Home & Leisure

What to look for in a vet: Tips from the American Kennel Club

Dr. Jerry Klein, AKC Chief Veterinary Officer on

Published in Cats & Dogs News

Getting a new dog is always an exciting time, but with that excitement comes a big commitment. You’ve thought of the food, the bowl, the leash, and the collar, maybe even a training crate! Perhaps the most important thing you can do to ensure your puppy lives it’s happiest and healthiest life is to find a veterinarian.

There are some factors that are more crucial than others when choosing a vet. Quality, location, and budget are essential, especially because a veterinarian will play an important role in your pet’s life, as well as your own. When selecting a vet, you want to use the same criteria and care that you would when selecting your own physician. Find someone who is affordable and has hours compatible with your schedule, a vet who you believe will best meet your pet’s needs and with whom you feel comfortable establishing a long-term veterinarian-client relationship.

Things to keep in mind. It’s important to remember that your dog’s entire medical history, including lab results, vaccine records, weight, and surgeries will be kept at your vet, or if need be, transferred if you are leaving the area. Additionally, veterinarians are the ones who will advise you on the best preventive care program to maintain your pet’s health based on your pet’s individual needs and risks of disease.

Preparedness is always good. Finding a vet today can be challenging. Due to veterinarian and staff shortages, as well as an increase in the number of pets acquired in the past several years, many veterinary clinics and hospitals are operating at capacity, and some are no longer accepting new clients. Many recommend checking out veterinarians before you get your puppy. This way, you won’t have to wait excessive amounts of time to schedule the all-important puppy wellness exams and vaccines. This preparedness is also extremely helpful should there be an unforeseen illness, which is especially common with puppies arriving from shelters or rescues. Most breeders recommend that you have a veterinarian assess your puppy or dog within the first 7-14 days of obtaining your dog, just to make sure there are no unseen issues such as a heart murmur or an undescended testicle.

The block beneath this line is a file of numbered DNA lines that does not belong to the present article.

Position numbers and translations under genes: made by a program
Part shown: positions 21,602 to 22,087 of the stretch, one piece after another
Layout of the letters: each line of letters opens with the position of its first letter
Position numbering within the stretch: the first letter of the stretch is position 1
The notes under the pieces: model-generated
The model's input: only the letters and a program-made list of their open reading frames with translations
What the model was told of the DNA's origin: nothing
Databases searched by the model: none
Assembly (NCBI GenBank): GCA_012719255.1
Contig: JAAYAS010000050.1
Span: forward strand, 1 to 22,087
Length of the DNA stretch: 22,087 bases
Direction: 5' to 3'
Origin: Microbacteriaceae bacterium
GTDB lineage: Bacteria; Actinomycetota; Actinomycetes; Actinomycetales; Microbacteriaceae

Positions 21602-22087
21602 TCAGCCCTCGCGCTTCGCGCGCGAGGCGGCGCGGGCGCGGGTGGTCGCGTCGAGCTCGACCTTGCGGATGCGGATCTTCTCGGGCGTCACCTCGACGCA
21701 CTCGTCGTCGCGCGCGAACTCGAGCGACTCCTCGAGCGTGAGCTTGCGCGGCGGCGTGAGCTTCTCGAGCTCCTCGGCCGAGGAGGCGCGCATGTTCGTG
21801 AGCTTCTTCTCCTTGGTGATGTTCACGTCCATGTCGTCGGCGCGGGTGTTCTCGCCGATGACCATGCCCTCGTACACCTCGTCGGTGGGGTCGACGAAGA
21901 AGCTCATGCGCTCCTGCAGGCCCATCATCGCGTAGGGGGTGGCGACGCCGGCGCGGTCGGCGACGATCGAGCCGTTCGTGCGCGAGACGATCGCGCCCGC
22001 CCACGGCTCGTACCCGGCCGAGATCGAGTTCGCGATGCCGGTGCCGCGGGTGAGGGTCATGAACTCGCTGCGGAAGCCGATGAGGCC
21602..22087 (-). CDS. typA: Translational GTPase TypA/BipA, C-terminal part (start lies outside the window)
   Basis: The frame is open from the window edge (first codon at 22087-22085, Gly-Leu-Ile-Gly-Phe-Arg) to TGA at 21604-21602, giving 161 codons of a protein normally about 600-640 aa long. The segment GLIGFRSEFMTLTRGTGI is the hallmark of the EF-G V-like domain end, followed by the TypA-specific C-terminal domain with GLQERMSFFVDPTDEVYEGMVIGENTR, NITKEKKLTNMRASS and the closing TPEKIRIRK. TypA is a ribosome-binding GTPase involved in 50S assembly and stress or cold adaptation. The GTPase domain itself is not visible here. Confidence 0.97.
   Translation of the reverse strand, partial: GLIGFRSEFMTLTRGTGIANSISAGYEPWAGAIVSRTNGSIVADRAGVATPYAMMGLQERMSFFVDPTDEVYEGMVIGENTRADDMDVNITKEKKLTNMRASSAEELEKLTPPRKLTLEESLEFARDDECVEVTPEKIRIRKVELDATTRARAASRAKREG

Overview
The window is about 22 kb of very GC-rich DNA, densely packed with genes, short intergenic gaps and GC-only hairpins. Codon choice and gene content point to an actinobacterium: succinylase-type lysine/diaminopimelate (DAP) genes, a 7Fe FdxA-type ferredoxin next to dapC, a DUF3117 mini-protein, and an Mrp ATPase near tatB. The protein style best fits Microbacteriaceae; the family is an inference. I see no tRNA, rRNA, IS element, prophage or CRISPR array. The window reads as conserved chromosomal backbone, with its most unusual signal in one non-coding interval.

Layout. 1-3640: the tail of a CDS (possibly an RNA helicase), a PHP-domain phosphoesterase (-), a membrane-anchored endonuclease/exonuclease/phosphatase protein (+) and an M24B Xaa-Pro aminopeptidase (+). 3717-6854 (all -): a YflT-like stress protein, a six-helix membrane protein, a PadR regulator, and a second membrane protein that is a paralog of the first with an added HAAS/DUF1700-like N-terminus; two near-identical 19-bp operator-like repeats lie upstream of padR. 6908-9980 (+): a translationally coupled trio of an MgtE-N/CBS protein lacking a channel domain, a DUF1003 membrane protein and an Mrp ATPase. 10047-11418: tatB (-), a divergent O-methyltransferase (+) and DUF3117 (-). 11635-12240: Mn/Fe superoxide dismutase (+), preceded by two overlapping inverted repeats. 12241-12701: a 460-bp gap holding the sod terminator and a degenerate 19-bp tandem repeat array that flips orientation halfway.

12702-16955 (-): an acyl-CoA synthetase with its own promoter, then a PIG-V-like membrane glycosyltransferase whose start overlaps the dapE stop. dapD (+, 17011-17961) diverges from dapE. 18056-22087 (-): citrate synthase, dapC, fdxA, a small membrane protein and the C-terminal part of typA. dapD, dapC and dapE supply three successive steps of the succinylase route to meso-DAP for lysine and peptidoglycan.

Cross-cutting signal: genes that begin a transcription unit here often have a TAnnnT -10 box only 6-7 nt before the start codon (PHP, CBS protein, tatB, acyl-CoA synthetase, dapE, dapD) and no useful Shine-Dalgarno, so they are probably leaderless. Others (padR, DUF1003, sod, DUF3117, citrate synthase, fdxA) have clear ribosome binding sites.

Get recommendations. A great way to find a vet that’s right for you is to get recommendations. This can include talking to your neighbors, friends, and family to find out who they use and if they are happy with the care their dog receives. Your dog’s breeder and your local breed club members are both fantastic resources who will likely know veterinarians with knowledge specific to your breed. Groomers, trainers, and managers of local shelters could be helpful, and state and local veterinary societies can also help you locate a convenient, reputable veterinarian. Though directories and the Internet can be good sources for contact information on local veterinarians, it’s important to be cautious and aware, especially with review sites. Read all the reviews but place more importance on personal recommendations and references when finding a veterinarian.

Check out the clinic. It’s always wise to make an appointment to check out a clinic in person without a dog. Check the location, cleanliness, and the staff’s demeanor with the animals and with each other. Do you like the “vibe?” Does this practice provide in-house digital x-rays, dental x-rays, pet dental care, ultrasounds, and radiology, as well as veterinary surgical services such as general surgery and neutering, orthopedic procedures, and assistance with chemotherapy? Many do not, and that’s ok as long as there is an efficient relationship established to get those services. Find out what arrangements are available for specialty referrals. What is the average wait time for making a non-emergency appointment? Some other questions to consider: Can you request an appointment with a specific veterinarian? What are the regular office hours? Are they compatible with your schedule? Will they accept e-mails or appointments electronically (if that is your preferred scheduling method)? Who covers the practice when the doctor is unavailable? What is the average wait time for making a non-emergency appointment? It’s crucial to be thinking about what questions you can ask about emergency care, professional staff, fees and payment, services, the facility, and what kinds of professional affiliations the veterinarians must have.

Confidence is key. Veterinarians should care about your pets but should also care about you, their clients. They should be available to give you the information and resources you need to take the best possible care of your animals. By taking the time to select the veterinarian that you feel confident can provide for your needs as an owner and the medical needs of your pet, you will establish a satisfying and rewarding partnership.

©2023 American Kennel Club. Visit at Distributed by Tribune Content Agency, LLC


blog comments powered by Disqus